Takahashi out to prove short MLB stint was no mistake
TOKYO (Reuters) - Japanese pitcher Ken Takahashi wants to prove his sojourn in Major League Baseball with the New York Mets was not a mistake.
The 40-year-old became the oldest Japanese MLB debutant in May before being released by the New York Mets in October. He has rejoined Japan's Hiroshima Carp for a salary of around $275,000 plus performance-linked bonus incentives.
"I want to help the Carp win," Takahashi told reporters at his formal unveiling at Hiroshima's Mazda Stadium on Tuesday. "I want to be able to say that I wasn't wrong to go to the majors."
Takahashi made 28 relief appearances for the Mets while posting a 2.96 ERA. He had spent his entire professional career with the Carp from 1995 before dipping his toes in the majors.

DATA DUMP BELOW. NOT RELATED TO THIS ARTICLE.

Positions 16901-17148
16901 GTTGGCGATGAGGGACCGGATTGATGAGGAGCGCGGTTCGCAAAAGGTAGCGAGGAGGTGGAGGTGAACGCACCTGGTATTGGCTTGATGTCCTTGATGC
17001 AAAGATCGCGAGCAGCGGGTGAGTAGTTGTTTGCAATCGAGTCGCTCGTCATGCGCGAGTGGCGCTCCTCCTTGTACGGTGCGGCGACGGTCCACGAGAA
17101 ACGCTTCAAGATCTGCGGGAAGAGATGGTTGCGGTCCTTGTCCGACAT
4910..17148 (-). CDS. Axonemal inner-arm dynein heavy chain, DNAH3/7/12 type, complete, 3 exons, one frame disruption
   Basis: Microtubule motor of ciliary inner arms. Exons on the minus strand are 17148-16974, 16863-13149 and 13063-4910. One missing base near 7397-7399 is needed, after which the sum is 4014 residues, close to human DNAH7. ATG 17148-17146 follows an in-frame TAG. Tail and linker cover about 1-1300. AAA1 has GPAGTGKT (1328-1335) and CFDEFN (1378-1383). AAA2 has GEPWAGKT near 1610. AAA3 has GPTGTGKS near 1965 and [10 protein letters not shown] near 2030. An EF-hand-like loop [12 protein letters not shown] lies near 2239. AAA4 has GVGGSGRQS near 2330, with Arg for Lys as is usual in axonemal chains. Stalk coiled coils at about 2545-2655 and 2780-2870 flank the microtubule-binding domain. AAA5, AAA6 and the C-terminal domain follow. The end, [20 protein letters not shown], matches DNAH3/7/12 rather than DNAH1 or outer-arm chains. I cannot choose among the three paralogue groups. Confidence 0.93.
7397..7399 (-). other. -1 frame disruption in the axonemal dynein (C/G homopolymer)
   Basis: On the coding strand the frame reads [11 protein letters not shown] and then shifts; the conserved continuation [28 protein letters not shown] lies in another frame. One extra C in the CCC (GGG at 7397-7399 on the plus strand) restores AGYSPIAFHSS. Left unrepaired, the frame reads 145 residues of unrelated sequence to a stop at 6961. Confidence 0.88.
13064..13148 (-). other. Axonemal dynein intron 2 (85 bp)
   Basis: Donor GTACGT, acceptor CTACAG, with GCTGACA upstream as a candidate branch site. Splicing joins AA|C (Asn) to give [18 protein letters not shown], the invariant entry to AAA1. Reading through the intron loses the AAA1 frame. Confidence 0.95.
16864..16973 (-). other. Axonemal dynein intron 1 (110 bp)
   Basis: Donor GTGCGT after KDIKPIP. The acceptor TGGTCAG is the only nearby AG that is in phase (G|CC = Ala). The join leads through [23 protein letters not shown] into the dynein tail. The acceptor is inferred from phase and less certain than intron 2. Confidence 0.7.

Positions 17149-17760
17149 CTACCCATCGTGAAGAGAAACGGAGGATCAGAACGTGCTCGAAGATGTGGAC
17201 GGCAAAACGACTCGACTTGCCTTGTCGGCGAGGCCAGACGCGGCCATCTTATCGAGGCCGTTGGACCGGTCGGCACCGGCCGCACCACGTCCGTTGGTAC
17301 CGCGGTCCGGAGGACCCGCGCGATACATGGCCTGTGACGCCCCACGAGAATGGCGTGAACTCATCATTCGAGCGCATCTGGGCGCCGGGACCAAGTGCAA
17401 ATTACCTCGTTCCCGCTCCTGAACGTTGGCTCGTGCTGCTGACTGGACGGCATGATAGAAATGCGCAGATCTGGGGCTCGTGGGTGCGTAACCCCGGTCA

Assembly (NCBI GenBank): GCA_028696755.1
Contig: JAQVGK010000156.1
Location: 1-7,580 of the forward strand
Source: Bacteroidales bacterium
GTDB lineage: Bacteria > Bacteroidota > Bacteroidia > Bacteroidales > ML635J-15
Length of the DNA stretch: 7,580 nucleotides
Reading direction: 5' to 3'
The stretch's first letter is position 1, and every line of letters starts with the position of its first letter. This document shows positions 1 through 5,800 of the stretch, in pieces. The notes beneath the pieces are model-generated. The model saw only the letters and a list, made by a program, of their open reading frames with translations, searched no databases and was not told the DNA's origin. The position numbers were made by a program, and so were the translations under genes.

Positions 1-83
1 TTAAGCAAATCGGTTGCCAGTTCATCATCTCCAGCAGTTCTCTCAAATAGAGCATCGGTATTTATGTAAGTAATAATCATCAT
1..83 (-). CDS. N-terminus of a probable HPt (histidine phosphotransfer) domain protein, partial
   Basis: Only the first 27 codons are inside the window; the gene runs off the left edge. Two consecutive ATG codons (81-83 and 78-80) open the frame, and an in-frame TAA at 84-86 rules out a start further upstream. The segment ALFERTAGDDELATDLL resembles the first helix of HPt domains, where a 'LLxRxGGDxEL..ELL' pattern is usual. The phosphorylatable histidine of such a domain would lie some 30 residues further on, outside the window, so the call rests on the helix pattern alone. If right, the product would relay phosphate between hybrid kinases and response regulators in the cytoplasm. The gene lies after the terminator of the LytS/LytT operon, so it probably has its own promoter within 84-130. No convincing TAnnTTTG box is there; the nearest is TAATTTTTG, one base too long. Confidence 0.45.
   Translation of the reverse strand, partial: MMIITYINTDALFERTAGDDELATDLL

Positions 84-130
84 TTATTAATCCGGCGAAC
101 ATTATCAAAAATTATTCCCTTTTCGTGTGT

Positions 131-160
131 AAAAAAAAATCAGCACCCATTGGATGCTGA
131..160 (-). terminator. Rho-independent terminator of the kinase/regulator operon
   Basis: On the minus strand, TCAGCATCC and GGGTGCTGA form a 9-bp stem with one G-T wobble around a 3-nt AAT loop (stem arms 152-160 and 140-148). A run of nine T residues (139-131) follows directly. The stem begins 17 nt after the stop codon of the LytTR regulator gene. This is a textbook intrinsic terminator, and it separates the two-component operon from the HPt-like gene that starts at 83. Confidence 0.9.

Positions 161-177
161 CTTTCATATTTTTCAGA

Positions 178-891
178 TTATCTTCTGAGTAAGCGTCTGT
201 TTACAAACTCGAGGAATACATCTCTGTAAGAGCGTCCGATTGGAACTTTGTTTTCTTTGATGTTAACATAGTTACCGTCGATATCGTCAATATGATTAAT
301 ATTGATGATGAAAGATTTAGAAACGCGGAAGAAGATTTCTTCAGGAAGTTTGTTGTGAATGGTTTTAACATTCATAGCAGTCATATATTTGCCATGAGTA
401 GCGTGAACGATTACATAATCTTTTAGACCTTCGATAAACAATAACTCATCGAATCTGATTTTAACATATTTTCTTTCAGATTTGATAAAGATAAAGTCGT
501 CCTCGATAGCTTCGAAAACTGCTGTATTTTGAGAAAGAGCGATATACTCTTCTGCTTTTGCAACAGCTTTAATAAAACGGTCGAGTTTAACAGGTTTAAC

"I feel like a rookie for the second year running," said Takahashi. "If I'm in the starting rotation I will be looking to get double-digit wins and help the Carp win a championship."
(Reporting by Alastair Himmer. Editing by Peter Rutherford)
- Malaysia air probe finds scant evidence of attack: sources |
- Search widened as Malaysia air probe finds scant evidence of attack |
- Confrontation in Ukraine as diplomacy stalls |
- Exclusive: Chinese raw materials also found on U.S. B-1 bomber, F-16 jets
- Freescale loss in Malaysia tragedy leads to travel policy questions